We are in the process of creating our second interactive book, this time with one of the residents at Blaise Weston Court. It will be a collection of memories, photos and stories from her life. As before, the finished book will contain AR triggers, which allow you to listen to her recalling memories of her mother, the music she loved during the war, and lots of other audio clips and films to add depth to the text and images.

We have been visiting for the past six weeks to build up material that will make up her book. Each session has had a particular focus, such as food, music or clothing. From our conversations each week we have compiled a series of pages, taking text from things she has written and transcriptions of her words to show snippets and memories from her life.

The next stage will be to work with her to decide on which order she wants the pages. As with our first book, The Eye of the Hare, we are interested in juxtaposing memories from different times in her life, rather than displaying them in chronological order, to reflect the fragmented nature of memory. This process of ordering will also allow her to highlight any gaps or significant events/times that she would like to include.

Co-designing is helping us to develop a blueprint of tasks that we hope eventually can be followed by other older people and their carers/relatives who want to create their own books.

We were also pleased today when she said how much she was enjoying the process. She said it has helped her to remember all kinds of things that were buried, going right back to her childhood.

This is a photo of her that she sent to her husband in 1944, when he was stationed in Holland during WWII.

 

 

Future Memorial Artist Workshop

A few of the Tangible Memories team attended the “Art, Death & Candy” event at the Arnos Vale cemetery  yesterday evening. A discussion was led by artist Julia Vogl and Dr Jon Troyer about the possibilities of future memorials and their role within society. During the process gumballs were used to cast a vote on the factors the participants found to be most important. Continue reading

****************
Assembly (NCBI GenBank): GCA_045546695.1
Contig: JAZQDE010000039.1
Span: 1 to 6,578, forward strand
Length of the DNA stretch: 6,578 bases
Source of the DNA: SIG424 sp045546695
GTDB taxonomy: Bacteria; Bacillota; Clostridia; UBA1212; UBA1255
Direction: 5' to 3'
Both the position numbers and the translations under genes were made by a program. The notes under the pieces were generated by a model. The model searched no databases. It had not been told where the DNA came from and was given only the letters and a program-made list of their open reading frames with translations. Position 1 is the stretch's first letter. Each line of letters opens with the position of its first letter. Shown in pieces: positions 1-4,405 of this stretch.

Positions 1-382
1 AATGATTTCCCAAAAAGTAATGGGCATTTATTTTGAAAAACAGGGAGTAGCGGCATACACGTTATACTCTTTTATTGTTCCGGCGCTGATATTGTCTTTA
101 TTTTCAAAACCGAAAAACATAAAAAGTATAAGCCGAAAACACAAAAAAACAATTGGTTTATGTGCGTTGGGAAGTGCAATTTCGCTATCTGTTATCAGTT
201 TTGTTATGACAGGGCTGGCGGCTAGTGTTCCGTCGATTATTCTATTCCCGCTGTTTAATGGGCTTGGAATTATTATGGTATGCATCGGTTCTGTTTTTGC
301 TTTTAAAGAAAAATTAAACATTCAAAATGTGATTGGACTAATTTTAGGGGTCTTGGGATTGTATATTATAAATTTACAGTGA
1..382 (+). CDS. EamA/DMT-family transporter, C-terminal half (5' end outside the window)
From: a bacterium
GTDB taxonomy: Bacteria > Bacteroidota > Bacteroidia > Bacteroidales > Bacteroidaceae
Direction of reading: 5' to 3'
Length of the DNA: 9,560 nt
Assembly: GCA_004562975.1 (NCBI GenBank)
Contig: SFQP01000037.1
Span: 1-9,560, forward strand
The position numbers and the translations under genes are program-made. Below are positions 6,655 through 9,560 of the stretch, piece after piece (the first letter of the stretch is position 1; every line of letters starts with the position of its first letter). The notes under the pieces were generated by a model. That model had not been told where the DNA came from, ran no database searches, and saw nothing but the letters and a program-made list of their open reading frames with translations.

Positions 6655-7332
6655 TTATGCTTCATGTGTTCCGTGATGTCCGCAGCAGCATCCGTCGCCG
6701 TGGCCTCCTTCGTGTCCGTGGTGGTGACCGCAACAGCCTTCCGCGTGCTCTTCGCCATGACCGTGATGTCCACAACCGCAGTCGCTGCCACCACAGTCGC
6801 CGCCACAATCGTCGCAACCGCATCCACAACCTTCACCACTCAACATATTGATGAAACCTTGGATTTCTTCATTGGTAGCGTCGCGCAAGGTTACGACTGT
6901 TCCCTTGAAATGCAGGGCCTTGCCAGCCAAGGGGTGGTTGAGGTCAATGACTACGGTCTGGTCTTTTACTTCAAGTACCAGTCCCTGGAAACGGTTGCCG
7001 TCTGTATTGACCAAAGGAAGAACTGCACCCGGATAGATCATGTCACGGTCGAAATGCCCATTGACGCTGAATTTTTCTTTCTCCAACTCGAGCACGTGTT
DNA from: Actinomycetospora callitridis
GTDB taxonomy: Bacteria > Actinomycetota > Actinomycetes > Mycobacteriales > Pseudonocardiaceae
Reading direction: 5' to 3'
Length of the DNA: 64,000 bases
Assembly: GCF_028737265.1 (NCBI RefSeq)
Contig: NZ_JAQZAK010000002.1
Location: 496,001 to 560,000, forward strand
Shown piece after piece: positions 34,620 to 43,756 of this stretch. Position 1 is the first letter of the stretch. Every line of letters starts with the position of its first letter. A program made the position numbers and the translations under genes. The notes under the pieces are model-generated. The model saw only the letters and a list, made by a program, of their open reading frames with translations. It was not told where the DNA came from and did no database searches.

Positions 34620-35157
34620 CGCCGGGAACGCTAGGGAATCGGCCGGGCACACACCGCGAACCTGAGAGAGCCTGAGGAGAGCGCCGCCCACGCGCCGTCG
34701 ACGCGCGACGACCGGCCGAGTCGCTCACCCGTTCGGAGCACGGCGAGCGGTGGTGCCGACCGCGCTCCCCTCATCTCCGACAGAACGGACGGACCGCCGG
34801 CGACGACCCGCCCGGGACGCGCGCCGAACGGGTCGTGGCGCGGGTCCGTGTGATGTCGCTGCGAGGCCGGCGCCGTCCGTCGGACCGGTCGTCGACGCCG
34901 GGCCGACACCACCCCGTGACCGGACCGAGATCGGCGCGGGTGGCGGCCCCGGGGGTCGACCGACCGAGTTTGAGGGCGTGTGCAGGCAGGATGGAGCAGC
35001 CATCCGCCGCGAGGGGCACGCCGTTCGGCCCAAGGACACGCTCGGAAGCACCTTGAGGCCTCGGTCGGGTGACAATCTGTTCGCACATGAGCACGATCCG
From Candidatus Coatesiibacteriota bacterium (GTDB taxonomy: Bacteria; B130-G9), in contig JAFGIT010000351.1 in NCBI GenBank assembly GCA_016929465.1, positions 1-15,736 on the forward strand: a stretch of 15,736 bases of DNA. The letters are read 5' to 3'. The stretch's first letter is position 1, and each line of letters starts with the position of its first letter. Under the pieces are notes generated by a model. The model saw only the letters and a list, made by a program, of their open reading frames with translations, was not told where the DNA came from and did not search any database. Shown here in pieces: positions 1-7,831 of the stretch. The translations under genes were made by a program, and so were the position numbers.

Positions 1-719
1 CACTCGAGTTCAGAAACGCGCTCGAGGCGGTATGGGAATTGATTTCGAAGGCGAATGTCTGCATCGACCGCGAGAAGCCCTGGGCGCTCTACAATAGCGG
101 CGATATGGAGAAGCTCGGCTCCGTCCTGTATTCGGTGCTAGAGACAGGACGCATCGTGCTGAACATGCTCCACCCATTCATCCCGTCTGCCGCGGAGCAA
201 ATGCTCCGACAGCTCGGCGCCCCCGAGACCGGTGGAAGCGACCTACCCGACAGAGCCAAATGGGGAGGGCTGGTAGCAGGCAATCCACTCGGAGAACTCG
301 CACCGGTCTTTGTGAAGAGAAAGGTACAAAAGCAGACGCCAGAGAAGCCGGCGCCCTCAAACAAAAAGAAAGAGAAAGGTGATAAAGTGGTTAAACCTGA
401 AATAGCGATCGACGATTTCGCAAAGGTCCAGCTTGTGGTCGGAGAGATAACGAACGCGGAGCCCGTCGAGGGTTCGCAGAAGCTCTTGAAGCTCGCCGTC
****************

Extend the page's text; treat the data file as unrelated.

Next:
What Are You To Me?

A few of us went and visited the installation “What Are You to Me?” in the Centrespace Gallery yesterday afternoon. In their own words:

What Are You To Me? Is an interactive multimedia installation that explores how we might remember the lives of our grandparents, taking audiences on their own personal journey through the fragmented re-imagining of three culturally diverse families. It is an archive of memories, where sights, sounds and smells become the trigger for audiences to access their own memories, wishes and regrets.

The installation provided a great opportunity for us to think about ways of triggering memories. Some ideas we discussed after the visit included:

  • The tags only contained a small amount of text but were really good at evoking a whole scene. Keeping stories short, or at least having a synopsis seems like a good idea.
  • The use of smells/odours/scents was really interesting when combined with the tags.

View through an old handheld slide viewer:
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The smell library:
smell

Tags and photos: